SFP Pointe Noire is on the fast track to supplying critical minerals, growing the economyPosted on
Millions of dollars in investments will ensure they are equipped for the future
Sept-Iles, Quebec is one of the province’s northernmost cities. Home to just over 28,000 people, it sits on the Gulf of the St. Lawrence where the mouth opens to the Labrador Sea. This makes it a convenient stop for cruise ships exploring the St. Lawrence. It also makes Sept-Iles an important gateway to a multi-billion dollar international minerals market.
Across the bay from the Sept-Iles is SFP Pointe Noire (SFPPN), an industrial hub. It features an impressive network of machinery designed to move ore from rail to sea-faring vessels, which makes it hub a fundamental access point to a global minerals supply chain.
“It’s a major contributor to the regional economy,” said Louis Gravel, SFPPN’s CEO. “It also has an important economic role at the provincial and national levels.”
SFPPN is the last step in the Quebec-Labrador mineral supply chain. Mines will extract the minerals and place them on a train. The locomotive then brings the load to SFPPN, which stores it until it can be loaded onto ships for transport to their intended destinations.
This is a complex operation that requires plenty of local and regional help. Half of its contracted services and suppliers come from the Sept-Iles region, a boon locally. SFPPN also partners with local First Nations to equitably collaborate with Indigenous-owned.
These partnerships help ensure SFPPN’s smooth operations and cement its contributions locally and nationally. In 2021 alone, the hub received 641 trains and loaded 11.2 million metric tonnes of minerals onto 77 vessels. This generated $3.9 billion for the Canadian economy and supported 300 well-paying jobs for local workers.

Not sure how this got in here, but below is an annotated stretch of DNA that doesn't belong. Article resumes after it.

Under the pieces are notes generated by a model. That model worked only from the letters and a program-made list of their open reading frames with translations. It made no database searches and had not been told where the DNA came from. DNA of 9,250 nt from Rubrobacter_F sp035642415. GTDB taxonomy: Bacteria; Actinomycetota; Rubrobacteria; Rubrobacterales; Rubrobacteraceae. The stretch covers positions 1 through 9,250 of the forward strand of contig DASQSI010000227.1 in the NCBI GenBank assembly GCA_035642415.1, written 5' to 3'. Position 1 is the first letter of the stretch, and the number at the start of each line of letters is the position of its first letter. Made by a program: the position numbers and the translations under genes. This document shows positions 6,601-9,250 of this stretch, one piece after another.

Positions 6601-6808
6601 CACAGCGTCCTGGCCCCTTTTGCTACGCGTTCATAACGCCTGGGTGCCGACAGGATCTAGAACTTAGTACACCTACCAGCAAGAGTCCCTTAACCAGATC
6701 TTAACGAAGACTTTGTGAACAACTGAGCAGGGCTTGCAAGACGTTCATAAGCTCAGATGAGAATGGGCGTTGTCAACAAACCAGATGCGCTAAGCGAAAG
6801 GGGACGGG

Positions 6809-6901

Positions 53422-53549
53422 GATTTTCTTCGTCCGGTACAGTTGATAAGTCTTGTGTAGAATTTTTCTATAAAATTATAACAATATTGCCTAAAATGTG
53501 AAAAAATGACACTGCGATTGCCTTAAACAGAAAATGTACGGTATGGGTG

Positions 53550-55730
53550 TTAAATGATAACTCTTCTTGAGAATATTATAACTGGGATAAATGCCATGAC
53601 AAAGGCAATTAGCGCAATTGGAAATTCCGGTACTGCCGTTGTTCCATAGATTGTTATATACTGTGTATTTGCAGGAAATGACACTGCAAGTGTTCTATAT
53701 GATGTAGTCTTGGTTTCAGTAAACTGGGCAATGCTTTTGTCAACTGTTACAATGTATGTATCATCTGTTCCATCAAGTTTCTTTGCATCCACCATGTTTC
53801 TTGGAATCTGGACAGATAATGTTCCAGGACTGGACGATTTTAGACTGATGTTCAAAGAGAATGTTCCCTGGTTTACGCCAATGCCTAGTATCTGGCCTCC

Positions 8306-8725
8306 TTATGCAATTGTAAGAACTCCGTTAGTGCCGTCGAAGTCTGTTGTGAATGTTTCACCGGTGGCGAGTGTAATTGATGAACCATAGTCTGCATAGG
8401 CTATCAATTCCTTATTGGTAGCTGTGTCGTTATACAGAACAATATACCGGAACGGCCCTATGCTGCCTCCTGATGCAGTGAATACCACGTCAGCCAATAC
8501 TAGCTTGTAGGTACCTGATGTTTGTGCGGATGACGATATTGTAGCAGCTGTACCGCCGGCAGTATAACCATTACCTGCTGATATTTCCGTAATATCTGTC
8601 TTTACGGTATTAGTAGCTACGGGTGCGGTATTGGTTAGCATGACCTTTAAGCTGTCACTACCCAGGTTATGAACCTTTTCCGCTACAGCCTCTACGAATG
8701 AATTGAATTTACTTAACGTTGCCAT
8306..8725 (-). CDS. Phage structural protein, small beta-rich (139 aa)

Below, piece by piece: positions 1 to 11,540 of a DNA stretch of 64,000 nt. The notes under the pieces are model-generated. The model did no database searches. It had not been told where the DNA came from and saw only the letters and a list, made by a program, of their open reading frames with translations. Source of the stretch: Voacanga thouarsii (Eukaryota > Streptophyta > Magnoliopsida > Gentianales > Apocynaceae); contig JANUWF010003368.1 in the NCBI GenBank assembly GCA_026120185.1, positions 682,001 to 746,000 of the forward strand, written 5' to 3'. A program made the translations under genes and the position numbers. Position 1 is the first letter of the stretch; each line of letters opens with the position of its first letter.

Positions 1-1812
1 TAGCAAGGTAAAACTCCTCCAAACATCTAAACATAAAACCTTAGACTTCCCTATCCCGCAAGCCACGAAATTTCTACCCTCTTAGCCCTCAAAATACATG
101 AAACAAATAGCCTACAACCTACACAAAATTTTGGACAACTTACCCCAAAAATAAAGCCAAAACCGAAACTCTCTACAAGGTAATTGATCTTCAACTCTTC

SFPPN regularly operates at peak capacity. So, Gravel and his team are working to expand capacity and prevent the hub from becoming a bottleneck in the supply chain. Since 2019, several private and public stakeholders invested more than $315 million to build a new electrical substation and new conveyors. SFPPN is also working with regional shortlines like QNS&L Rail to build new yard tracks and crossovers. They also recently increased the maximum allowed train length from 164 cars to 240, which will nearly double flow-through capacity.
Iron ore is the most common type of mineral passing through the hub, most of it from mines in Northern Quebec and Labrador. But as Quebec and Canada’s green economies expand, and the world looks to Canada for more of the commodities it needs, Gravel says SFPPN will adapt and grow with safety and security top-of-mind.
Gravel has been SFPPN’s CEO for three years. With these expansion plans in place, he has no shortage of things to be excited about.
“There’s enormous potential for growth,” he said. “It’s almost the perfect job.”